Located in Philadelphia’s most scenic area, Water Works Restaurant is a feast for the eyes as well as the stomach. Nestled high above the Schuylkill River behind the city’s prized Museum of Art, Water Works boasts awe-inspiring views of a serene waterfall, tree-lined riverbanks, and the luminous Boathouse Row. Contemporary American with a Mediterranean flair, Water Works’ cuisine attempts to balance the restaurant’s superior atmosphere with rustic yet elegant dinner options for all ages and tastes. Growing in popularity by the day, Water Works—owned by Michael Karloutsos—has become Philadelphia’s most visually astounding dining hotspot.Read More ...
The view just can’t be beat, plain and simple. Philadelphia is rich in cultural history and unpretentious charm, but none of the city’s most treasured dining spots can boast a view as beautiful as the Water Works Restaurant and Lounge. Nestled high above the Schuylkill River behind the city’s prized Museum of Art, Water Works boasts awe-inspiring views of a serene waterfall, tree-lined riverbanks, and the luminous Boathouse Row. No other dining locale can compete with that.
Truthfully, the atmosphere was the first thing to draw me to the restaurant. Water Works is located in Philadelphia’s most scenic area, so I figured the food would be as equally pleasing. And if it wasn’t, I would still manage to enjoy some of the city’s most exquisite views. Luckily for me, the food did not disappoint.
Before it became the elegant dining location it is now, the Fairmount Water Works was a popular tourist attraction. During the 1800s, Philadelphia residents and visitors were eager to witness how the city’s prime water source worked – an industrial marvel in its day. The Fairmount Water Works pumped five million gallons of water into the city every day, but by 1909, problems with industrial pollution and more advanced delivery systems had put the landmark out of business. Many prominent businessmen and entrepreneurs were interested in acquiring the property, but it wasn’t until a New Yorker came to town that Water Works was brought back to life.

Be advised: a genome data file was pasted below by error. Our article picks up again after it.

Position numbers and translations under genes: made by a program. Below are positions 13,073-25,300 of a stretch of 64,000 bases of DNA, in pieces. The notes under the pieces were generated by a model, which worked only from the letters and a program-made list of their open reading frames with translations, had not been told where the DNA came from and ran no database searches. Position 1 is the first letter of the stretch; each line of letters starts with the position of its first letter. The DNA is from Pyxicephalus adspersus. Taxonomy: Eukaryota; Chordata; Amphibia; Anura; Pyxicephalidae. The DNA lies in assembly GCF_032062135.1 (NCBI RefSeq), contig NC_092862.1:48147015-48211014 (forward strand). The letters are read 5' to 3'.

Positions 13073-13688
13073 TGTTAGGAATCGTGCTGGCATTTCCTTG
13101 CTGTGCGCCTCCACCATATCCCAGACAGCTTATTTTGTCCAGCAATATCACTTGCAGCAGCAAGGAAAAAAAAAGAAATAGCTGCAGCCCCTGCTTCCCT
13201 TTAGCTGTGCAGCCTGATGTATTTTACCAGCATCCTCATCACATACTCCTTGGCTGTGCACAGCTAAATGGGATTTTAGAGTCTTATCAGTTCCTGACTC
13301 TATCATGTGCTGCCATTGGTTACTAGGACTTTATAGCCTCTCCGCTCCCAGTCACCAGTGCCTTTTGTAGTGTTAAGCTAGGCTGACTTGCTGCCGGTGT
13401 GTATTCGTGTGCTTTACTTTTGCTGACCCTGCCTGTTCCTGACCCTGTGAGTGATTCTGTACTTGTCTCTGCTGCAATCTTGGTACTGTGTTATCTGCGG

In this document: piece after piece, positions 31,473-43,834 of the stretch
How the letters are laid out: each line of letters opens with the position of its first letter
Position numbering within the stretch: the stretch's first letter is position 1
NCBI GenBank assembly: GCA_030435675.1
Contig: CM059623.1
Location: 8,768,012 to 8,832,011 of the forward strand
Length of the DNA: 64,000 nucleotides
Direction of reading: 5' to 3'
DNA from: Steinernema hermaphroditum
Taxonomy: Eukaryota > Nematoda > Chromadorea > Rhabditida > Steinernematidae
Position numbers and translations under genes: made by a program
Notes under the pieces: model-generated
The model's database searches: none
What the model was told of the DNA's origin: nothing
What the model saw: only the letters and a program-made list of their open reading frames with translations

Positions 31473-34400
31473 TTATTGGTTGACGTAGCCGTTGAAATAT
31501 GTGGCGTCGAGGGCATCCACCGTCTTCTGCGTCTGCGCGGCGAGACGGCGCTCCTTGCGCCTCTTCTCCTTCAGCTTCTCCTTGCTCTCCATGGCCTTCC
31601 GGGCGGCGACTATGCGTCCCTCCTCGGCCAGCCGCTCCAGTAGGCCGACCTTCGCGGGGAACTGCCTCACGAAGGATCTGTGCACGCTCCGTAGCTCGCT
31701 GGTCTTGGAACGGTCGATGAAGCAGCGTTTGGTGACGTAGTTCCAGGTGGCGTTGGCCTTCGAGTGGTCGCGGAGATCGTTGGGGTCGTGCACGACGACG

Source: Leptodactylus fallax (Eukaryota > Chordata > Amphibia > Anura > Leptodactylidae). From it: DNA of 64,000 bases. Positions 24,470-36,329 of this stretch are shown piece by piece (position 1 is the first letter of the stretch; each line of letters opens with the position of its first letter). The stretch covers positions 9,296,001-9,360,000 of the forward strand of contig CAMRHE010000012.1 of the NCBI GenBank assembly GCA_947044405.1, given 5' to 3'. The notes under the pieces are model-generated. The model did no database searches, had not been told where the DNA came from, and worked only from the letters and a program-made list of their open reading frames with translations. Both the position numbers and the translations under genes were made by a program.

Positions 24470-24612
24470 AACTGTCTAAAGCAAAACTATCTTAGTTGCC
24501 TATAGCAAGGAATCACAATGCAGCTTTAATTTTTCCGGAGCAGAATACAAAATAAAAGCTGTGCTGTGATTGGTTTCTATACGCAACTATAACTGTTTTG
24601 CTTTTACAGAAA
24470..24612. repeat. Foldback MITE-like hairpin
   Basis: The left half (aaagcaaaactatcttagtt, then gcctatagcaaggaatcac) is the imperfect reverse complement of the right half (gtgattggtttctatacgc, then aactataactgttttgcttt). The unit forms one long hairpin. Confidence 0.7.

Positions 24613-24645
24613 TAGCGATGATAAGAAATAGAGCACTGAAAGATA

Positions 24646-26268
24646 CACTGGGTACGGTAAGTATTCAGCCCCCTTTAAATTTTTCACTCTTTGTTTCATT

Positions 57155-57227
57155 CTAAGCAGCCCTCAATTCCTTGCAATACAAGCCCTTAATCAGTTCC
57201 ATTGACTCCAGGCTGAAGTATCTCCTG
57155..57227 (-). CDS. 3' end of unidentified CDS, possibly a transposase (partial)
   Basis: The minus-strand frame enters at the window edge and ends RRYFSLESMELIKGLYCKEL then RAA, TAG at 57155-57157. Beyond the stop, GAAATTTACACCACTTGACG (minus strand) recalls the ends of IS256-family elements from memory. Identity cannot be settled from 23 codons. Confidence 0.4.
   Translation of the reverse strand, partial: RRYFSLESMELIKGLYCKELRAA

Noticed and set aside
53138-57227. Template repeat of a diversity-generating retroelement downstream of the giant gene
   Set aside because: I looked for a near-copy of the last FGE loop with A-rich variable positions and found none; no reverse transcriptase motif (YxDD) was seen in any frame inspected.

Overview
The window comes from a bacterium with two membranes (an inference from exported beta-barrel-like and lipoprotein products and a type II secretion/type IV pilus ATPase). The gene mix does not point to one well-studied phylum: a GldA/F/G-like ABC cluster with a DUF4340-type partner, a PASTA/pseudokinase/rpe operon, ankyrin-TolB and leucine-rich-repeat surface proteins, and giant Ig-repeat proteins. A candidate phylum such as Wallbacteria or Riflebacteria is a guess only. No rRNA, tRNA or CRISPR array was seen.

Michael Karloutsos moved to Philadelphia from New York in 2003 to work as a consultant for the school district, but he was more interested in turning Water Works into a fine-dining venue. Karloutsos had absolutely no experience running a restaurant, but that didn’t stop him from transforming Water Works into the popular hotspot it is today. By modernizing the restaurant while still honoring its past, Karloutsos and his team have turned Water Works into a can’t-miss Philadelphia landmark.
Once I stepped into the lounge, I saw firsthand how Karloutsos managed to retain Water Works’ beloved history. The relaxed bar area was once the caretaker’s house and is stocked with an impressive list of high quality spirits and international wines. Ranging in price from somewhat affordable to the ultimate splurge, the wines mainly stem from the Mediterranean region that the cuisine is inspired by – Italy, France and Spain, to name a few. But the high-class drink of choice at the restaurant is, ironically, water.
Water Works famously maintains its own “water bar,” a Philadelphia first, which is complete with a water sommelier and a water list of over 20 varieties – domestic and international. Prices range from $4 to $50 a bottle, with Bling H20 claiming bragging rights as the restaurant’s top seller. Since I had no interest in exploring the many tastes and varieties of water, I cannot vouch for the validity of such a restaurant feature, but rest assured, plenty of patrons were indulging in the elaborate water bar.
Once I entered the main dining room, which was once the Engine House of the older landmark, my eyes locked on a nine-foot water wall and a pair of gigantic crystal chandeliers that hung regally from the vaulted ceiling. I managed to grab a seat on the outdoor terrace, which seats about 150, which was lucky. Despite its spectacular location, Water Works’ main indoor dining room offers very few seats with views of the river. Manager Ed Doherty, previously of Capital Grille, keeps the place running like a well-oiled machine. The classy yet relaxed vibe of the dining room is a direct result of Doherty’s finesse and professionalism.